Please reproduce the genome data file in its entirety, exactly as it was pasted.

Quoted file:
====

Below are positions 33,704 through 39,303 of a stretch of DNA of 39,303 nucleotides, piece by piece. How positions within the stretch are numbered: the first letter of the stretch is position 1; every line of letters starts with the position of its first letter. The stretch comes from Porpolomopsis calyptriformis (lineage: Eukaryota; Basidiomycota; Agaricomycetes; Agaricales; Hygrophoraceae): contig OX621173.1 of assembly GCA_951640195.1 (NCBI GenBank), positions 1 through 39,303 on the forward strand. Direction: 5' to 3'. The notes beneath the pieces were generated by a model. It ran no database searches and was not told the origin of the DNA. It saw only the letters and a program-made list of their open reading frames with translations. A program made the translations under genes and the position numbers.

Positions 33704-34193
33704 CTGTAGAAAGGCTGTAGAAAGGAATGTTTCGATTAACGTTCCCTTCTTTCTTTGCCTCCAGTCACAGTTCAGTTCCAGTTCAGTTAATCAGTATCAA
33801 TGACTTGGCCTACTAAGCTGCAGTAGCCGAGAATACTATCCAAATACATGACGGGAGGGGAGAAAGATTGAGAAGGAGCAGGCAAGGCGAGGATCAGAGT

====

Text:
Below are positions 33,704 through 39,303 of a stretch of DNA of 39,303 nucleotides, piece by piece. How positions within the stretch are numbered: the first letter of the stretch is position 1; every line of letters starts with the position of its first letter. The stretch comes from Porpolomopsis calyptriformis (lineage: Eukaryota; Basidiomycota; Agaricomycetes; Agaricales; Hygrophoraceae): contig OX621173.1 of assembly GCA_951640195.1 (NCBI GenBank), positions 1 through 39,303 on the forward strand. Direction: 5' to 3'. The notes beneath the pieces were generated by a model. It ran no database searches and was not told the origin of the DNA. It saw only the letters and a program-made list of their open reading frames with translations. A program made the translations under genes and the position numbers.

Positions 33704-34193
33704 CTGTAGAAAGGCTGTAGAAAGGAATGTTTCGATTAACGTTCCCTTCTTTCTTTGCCTCCAGTCACAGTTCAGTTCCAGTTCAGTTAATCAGTATCAA
33801 TGACTTGGCCTACTAAGCTGCAGTAGCCGAGAATACTATCCAAATACATGACGGGAGGGGAGAAAGATTGAGAAGGAGCAGGCAAGGCGAGGATCAGAGT